3. focus on progress
Thirdly, focus on progress towards goals, not achieving goals. In a way, performance management (PM) becomes “progress management”. Day to day, week to week, it’s more important for team leaders and managers to ensure progress. Not to provide feedback to team members. In the last few decades, managers and team leaders felt like they had to focus on correcting people when they made mistakes. Science has proven that it is better to focus on making progress towards goals. In MyBig5, measuring progress is front and centre of our app. Every weekly goal needs to have progress recorded.
4. PM 2.0 is a team sport
Performance management 1.0 was all about the individual. Performance Management 2.0 focuses on teams. How are teams performing? How can we make teams better? What strengths are we missing in our team? Are our team goals clear? In MyBig5, it is impossible to use the app without being part of a team. MyBig5 creates transparency, as the goals of all team members are visible to each other. Team objectives can be set by team leaders. Teams are the foundation of MyBig5.
5. Stop PM 1.0
Finally, the hardest big idea to implement for most companies: let go of old and bad habits. Give up (or strongly reduce) individual pay for performance. Let go of ratings and give up competitive rewards. This is where many businesses may dig in their heels, but – again – the science is clear: to motivate people sustainably, money doesn’t work. A salary increase only has a very short positive effect, as people get used to the new salary a few months after receiving it. So, pay people well: at market rate, or above market rate for your best performers. Grow their pay according to the cost of living index changes.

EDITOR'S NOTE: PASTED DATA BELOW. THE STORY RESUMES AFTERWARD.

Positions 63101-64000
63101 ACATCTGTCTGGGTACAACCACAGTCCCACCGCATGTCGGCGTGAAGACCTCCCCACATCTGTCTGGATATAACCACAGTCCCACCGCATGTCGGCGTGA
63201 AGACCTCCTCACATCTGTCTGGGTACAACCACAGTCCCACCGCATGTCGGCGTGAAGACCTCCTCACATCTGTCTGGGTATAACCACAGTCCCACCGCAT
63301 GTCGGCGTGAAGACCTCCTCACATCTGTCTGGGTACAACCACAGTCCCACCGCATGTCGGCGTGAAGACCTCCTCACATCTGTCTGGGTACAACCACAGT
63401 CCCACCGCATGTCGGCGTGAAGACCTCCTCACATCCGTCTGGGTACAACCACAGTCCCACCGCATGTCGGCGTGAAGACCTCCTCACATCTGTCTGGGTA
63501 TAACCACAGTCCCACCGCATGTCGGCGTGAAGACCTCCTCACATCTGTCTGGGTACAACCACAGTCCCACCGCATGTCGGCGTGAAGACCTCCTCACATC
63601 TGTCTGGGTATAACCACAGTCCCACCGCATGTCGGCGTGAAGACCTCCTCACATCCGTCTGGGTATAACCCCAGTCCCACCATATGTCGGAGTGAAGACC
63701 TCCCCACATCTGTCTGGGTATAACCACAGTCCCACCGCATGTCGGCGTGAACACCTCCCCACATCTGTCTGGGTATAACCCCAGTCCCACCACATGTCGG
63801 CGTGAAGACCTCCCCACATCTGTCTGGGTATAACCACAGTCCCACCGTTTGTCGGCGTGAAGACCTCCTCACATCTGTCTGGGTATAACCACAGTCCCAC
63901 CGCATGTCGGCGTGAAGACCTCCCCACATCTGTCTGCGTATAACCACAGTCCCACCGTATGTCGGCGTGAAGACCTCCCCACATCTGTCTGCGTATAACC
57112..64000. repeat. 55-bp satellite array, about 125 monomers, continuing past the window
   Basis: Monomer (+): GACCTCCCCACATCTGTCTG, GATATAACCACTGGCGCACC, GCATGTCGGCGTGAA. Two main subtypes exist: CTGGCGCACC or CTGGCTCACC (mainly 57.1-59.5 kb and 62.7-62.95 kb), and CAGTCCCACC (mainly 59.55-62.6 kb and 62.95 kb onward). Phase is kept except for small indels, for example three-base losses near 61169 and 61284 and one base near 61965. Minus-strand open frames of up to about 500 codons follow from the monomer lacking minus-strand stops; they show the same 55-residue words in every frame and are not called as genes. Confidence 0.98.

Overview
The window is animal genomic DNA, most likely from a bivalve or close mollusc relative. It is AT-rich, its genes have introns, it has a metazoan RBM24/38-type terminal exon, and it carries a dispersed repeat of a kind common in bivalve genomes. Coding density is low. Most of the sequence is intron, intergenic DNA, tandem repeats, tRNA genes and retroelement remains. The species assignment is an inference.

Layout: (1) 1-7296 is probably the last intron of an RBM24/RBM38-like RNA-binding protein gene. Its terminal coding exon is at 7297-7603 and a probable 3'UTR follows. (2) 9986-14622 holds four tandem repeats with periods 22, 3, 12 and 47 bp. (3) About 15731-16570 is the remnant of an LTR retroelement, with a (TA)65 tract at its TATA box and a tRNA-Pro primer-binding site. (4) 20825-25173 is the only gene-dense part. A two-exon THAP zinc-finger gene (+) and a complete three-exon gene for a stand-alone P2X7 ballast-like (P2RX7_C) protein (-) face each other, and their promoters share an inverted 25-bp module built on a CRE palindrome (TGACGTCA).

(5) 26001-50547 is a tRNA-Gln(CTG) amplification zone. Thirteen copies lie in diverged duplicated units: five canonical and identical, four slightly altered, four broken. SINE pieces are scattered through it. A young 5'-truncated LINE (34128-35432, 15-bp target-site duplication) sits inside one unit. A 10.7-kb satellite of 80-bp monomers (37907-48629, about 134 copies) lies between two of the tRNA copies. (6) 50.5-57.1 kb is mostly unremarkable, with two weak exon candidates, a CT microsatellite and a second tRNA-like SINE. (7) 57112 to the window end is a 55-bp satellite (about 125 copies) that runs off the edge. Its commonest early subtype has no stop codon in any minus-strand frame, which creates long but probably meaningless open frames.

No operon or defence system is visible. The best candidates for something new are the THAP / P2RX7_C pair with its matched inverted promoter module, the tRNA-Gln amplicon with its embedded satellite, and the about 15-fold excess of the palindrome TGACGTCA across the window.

Daniel Pink’s “Drive” is crystal clear: autonomy, mastery and purpose are the three key ingredients to motivating people. Not money. Give people autonomy in their job. We implemented that in MyBig5: employees are choosing their goals for the week (obviously, in line with their role at the company). Purpose comes from setting company objectives and sharing them with everyone. Tick. Mastery is all about supporting people in becoming really, really good. That’s a no-brainer, because that’s a win-win for the company and the employee.
Book your demo of MyBig5 today.
You can watch Alan Colquitt’s video here:
(*) Alan Colquitt is a talent management, organizational change and human capital analytics expert. Alan has experience in several economic sectors. He is a frequent speaker and presenter at professional meetings and conferences. Alan’s knowledge spans a wide variety of talent management and human capital analytics topics. Alan is the author of the book, Next Generation Performance Management: The Triumph of Science Over Myth and Superstition. Colquitt was named a SIOP Fellow in January, 2020.